California lawmakers are proposing to increase taxes on cigarettes by $2 per pack in order to fund increased entitlement spending. Instead of placing faith in the morality of their cause, lawmakers would do better to place their trust in economic and public health realities.
Chicago’s Netflix tax took effect on September 1st and already Chicagoans are seeing the ill effects. Nine plaintiffs have filed a lawsuit challenging Chicago’s authority to tax a streaming Internet service with the 9% surcharge it typically reserves to other forms of entertainment.
In today’s episode of The Heartland Daily Podcast, managing editor Jesse Hathaway talks with Mercatus Center monetary policy program director and Bentley University economics professor Scott Sumner about the American stock market’s recent up-and-down volatility, the increasing threat of an international economic recession, and how our country’s centralized banking policies make the problem worse.
In today’s edition of The Heartland Daily Podcast, Budget & Tax News managing editor Jesse Hathaway speaks with Reason Foundation director of criminal justice reform Lauren Galik. Galik and Hathaway talk about criminal justice reform and the growing “ban the box” campaign.
Fresh off a $2 billion profit in 2014, utility giant Exelon is attempting to strong-arm the Illinois legislature into placing new restrictions on lower-cost electricity competitors. If Illinois lawmakers don’t meet Exelon’s demands, it is threatening to shut down operations at three of its six Illinois nuclear power plants.
In today’s edition of The Heartland Daily Podcast, Managing Editor of Budget & Tax News Jesse Hathaway speaks with Veronique De Rugy. De Rugy is a Senior Fellow at the Mercatus Center. De Rugy is on the podcast to explain how Congress is attempting to increase spending and bypass sequestration spending caps in the coming 2016 budget.
Commenting on the rioting in Baltimore, the Wall Street Journal’s Daniel Henniger was almost to the end of his April 30 text when he said “On Wednesday morning, the year’s first-quarter GDP growth rate came in—0.02%. Next to nothing. For the length of the Obama presidency, with growth significantly below norm, unemployment for blacks aged 24 and younger has hovered between 30% and 40%. That’s the real powder keg, not the police.”
2015 may go down in the books as the year support for renewable energy died—and we are only a few months in. Policy adjustments—whether for electricity generation or transportation fuels—are in the works on both the state and federal levels.
April 15th is the day that every American is expected to have filed their federal income tax form. Some of us may have done it long before the deadline, some of us will wait until just before the stroke of midnight on April 15th, and some of us may be filing for extensions to defer the actual submission of the full set of income tax-related documents.
The Supreme Court’s ruling in the case of King v. Burwell will come out within the next three months. Because the Obama administration did not follow its own law as passed by congressional Democrats and signed by President Obama, that decision will turn Obamacare inside out, creating chaos in health insurance and health care.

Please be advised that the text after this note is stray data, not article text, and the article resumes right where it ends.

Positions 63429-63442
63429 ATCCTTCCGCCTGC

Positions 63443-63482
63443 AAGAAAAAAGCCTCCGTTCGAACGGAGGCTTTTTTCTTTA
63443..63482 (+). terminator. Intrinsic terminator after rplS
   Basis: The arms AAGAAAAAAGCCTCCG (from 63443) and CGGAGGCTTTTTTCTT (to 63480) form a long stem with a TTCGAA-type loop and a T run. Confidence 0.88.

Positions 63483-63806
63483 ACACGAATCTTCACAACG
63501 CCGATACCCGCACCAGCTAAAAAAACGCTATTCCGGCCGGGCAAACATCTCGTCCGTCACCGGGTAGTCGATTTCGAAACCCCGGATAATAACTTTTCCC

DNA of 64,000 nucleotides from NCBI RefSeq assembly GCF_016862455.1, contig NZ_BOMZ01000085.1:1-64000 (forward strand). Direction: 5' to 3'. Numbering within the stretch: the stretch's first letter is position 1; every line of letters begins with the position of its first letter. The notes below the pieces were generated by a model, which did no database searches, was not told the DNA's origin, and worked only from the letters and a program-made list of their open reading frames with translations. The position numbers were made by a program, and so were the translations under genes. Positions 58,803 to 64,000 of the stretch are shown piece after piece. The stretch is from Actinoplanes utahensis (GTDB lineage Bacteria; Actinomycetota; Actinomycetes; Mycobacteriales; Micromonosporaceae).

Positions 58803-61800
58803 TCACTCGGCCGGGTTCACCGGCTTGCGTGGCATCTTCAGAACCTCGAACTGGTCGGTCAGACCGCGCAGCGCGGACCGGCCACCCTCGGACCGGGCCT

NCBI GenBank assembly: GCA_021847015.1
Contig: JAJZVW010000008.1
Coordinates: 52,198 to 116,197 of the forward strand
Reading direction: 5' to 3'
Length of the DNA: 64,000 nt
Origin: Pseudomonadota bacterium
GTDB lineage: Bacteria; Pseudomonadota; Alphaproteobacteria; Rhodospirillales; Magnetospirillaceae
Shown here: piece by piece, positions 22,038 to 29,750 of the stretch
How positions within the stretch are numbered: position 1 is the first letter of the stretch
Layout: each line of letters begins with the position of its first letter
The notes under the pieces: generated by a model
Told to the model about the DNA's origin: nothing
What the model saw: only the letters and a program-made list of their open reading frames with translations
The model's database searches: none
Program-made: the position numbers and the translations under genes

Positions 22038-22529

The first renewable energy mandate was adopted in 1983, but most states did not impose these mandates until the 2000s. Though the details vary from state to state, in general, renewable energy mandates require utilities to provide a certain percentage of the electric power they supply from “renewable” sources, notably wind and solar, with the required percentages rising over time.
The Taxpayers Protection Alliance (TPA) published a report February 12, 2015 “Filling the Solar Sinkhole Billions of Bucks Have Delivered Too Little Bang”. The report summarized, “In spite of government’s best efforts to encourage innovation by solar energy companies and encourage Americans to rely more heavily on solar electricity, solar power continues to be a losing proposition…”
“I’m sorry sir,” the polite Healthcare.gov customer-service agent said. “There’s nothing I can do. You’re either going to have to enroll in Medicaid or you’re going to have to pay the full health-insurance rate.”
On January 6, Heartland Institute Research Fellow Jesse Hathaway joined Genesis Communications Network’s Charles Butler to talk about how taxpayers lost billions of dollars on the U.S. Treasury Department’s bailout of banks and automobile manufacturing companies several years ago.
The cromnibus version of ITFA expires this fall, just in time for the annual budget fights on Capitol Hill. First passed in 1998 as a temporary law, ITFA has been renewed for more seasons than sleeper hit shows like Arrested Development and Invader Zim.
Competitive Enterprise Institute senior fellow John Berlau joins The Heartland Institute’s Budget & Tax News managing editor Jesse Hathaway to talk about the U.S. Treasury Department’s recent announcement that the “auto bailout” portion of the Troubled Asset Relief Program (TARP) had officially ended with the final repayment of taxpayer-funded loans to Ally Financial, formerly known as GMAC.
Recently I attended a forum on e-cigarettes, sponsored by a political organization that wanted to educate its attendees about the devices. During the discussion my opponent [from the prohibitionist American Legacy Foundation] repeated the baseless claim that there is no evidence that e-cigarettes help smokers quit.
Jim Lakely, communications director at The Heartland Institute and co-director of Heartland’s Center on the Digital Economy, talked with one of the best free-market tech experts in Washington: Less Government President Seton Motley, who also happens to be a policy advisor to Heartland.